In her own words, a daughter’s story of learning how even through the fog of dementia, her mother’s love was never lost.
The question was asked quietly by someone who wanted to know, who trusted I wouldn’t scold or make fun of her for not remembering. The person who asked the question was my mother.
This is the woman who raised me alone after my father died, saw me through my terrible teens and my turbulent 20s before becoming a treasured friend in my 30s. But in my 40s things changed. Mom’s world became unfamiliar and frightening to her. Now when I call her each night or visit, I tell her my name and that I’m her daughter. I say this with a smile as if there is nothing unusual in reminding her who I am.
At age 94, my mom’s dementia means bad days when she is irretrievably lost, and must be instructed how to get out of her chair or how to use a fork and spoon. But there are also good days when she exudes affection, delights in being hugged, and loves to feel the warmth of the summer sun on her face.
“Have you ever seen a sky so blue?”
Nothing else exists at that moment but the fine spring day, a brilliant sky and being happy. Some say only young children can live perfectly in the moment, devoid of a past or worries about the future. But on her good days, Mom knows pure pleasure.
“Those trees are so regal!”
Mom has become enamored with two pine trees growing in the side yard, tall enough for her to see with dimming vision. We admire the trees, their beauty, in a shared moment of contentment. But the living-in-the-moment coin has two sides. We can talk about the trees, things she can see without fear of being contradicted, but when I ask if it rained earlier she looks lost. Even in her best moments there is little of her memory she can retrieve from that day or years before. Which puts me in the strange position of telling Mom stories from her own life. She likes the ones about our family vacations “up north,” about fishing, the times she and I caught bigger fish than the know-itall men of the family. I also tell her what a great mother she’s been, about her volunteer work for the church, the school, the food bank, and the local history society.
“Really, I did that?”
Mom listens with her eyes wide, sometimes nodding at a passing recollection. Other times she doesn’t believe I’m talking about her. “Well,” she says, giving me an indulgent sigh, “if you say so.” Over the course of 12 years as Mom’s memories faded, so did her personality, her identity stripped to its basic components. As her identity changed, mine was forced to change, too. I had to become a helper, an advocate, a caregiver—a role reversal that was emotionally jarring.
Some days I could cope, doing whatever was needed to help, to comfort, or just be present. Other days, I couldn’t. Yet, I wasn’t hurt by Mom’s question about children. Saddened, yes, but it’s just another memory lost in a whirlpool of malfunctioning brain chemicals. A muddy swirl of life experiences, some that suddenly wash up out of sequence, like the day Mom “just found out” my dad died 40 years ago.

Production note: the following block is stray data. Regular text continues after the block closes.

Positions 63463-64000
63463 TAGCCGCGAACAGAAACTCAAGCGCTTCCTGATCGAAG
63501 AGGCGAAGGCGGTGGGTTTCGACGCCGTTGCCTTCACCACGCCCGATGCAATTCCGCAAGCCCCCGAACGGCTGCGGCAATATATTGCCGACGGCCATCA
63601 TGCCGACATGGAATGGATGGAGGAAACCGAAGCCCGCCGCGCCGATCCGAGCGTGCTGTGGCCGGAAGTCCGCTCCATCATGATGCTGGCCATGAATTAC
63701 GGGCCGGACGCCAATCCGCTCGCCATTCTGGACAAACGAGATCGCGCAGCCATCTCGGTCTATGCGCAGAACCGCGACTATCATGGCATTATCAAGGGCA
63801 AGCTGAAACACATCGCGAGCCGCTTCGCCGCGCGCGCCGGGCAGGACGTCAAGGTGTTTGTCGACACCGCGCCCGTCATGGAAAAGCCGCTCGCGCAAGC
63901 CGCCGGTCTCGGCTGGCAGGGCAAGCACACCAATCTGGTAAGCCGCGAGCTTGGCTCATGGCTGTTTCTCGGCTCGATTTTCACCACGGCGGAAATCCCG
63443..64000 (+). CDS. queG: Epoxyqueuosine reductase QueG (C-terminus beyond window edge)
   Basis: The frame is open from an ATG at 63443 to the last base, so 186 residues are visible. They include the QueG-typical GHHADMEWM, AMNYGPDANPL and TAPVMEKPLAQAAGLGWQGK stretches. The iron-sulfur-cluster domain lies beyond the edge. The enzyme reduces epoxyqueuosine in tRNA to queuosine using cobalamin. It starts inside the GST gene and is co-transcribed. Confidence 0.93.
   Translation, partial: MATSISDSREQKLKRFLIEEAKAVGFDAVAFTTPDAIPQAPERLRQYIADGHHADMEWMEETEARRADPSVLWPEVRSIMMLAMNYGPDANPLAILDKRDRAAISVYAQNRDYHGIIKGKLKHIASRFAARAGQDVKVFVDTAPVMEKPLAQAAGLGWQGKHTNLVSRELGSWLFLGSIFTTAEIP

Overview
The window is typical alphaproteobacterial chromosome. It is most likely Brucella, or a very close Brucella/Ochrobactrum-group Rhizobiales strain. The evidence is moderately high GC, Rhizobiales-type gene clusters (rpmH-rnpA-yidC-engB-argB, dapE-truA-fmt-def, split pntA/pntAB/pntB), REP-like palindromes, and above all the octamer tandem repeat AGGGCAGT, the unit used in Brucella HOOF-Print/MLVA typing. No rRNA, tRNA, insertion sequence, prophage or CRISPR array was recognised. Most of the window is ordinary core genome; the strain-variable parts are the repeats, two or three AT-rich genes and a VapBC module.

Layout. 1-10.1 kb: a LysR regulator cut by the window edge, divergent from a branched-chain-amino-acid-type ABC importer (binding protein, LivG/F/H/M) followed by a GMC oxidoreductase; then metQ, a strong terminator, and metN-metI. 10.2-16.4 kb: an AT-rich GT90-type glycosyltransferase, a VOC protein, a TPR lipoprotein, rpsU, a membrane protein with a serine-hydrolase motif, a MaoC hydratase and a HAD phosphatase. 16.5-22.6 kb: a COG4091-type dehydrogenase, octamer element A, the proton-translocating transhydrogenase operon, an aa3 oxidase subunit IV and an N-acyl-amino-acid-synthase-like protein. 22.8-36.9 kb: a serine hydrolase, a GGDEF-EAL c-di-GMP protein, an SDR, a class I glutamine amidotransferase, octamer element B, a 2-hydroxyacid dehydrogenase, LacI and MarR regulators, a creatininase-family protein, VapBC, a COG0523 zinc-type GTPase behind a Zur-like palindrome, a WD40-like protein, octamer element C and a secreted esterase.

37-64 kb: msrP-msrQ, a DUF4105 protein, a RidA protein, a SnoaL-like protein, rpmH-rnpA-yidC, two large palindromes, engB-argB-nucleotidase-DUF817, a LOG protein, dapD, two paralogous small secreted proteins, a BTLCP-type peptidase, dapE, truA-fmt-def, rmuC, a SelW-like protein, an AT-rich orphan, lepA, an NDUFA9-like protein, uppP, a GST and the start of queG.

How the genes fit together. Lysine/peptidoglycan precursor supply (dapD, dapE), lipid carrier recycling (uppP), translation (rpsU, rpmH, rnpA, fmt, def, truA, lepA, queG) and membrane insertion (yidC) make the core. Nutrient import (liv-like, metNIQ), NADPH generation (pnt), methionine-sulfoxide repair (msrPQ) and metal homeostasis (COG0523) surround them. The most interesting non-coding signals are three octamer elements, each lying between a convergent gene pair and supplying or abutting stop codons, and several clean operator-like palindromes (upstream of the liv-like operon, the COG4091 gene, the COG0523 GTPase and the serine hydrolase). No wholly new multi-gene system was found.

“Who ordered his gravestone?”
I choose my explanation carefully. What can I say to calm her fears? Will details make her feel worse? Mom taught me to tell the truth, but does the truth really matter anymore?
Comedians joke about how “Alzheimer’s means meeting new people every day.” The hard truth is you can also lose people every day, another first-time experience of life’s worst losses. I hold my mother as she cries, my dad’s death a new wound to her heart.
“How did you know how to find me?”
It’s a day when Mom is convinced she now lives “up north.” I puzzle over this, then finally grasp her logic. Mom barely recognizes her house anymore, looks curiously around the living room, asks the way to the bathroom. Since her home is now unfamiliar, her deduction is she’s living elsewhere. Her memory may be fading, but her mind is still trying to make sense of the world.
Her conclusion could also be wishful thinking. All those family vacations back when Dad was alive, when for two weeks each year we lived in the simplicity of rustic cabins and ate fresh-caught perch and walleyed pike for supper. It was a time and a place when she was happy. Somehow Mom retains impressions, shadows, maybe stored somewhere else in her body, imprinted by powerful emotions or long experience. I know this is true when I walk into the room and Mom smiles. She may not remember my name, but she knows I am someone she loves and someone who loves her. This is memory of the heart.
“I’m so glad you came today!”
Mom is beaming, a day when she radiates affection. This is a long way from the stoic Scandinavian woman she was before the 1970s. That’s when the Lutheran church encouraged parishioners to shake hands and hug, and my mom became a master hugger. Now Mom loves being touched. She gives frail but earnest hugs, reaches out to hold hands. In some ways I feel more openly loved by my mother than ever before.
“It’s all my fault, I’m so sorry.”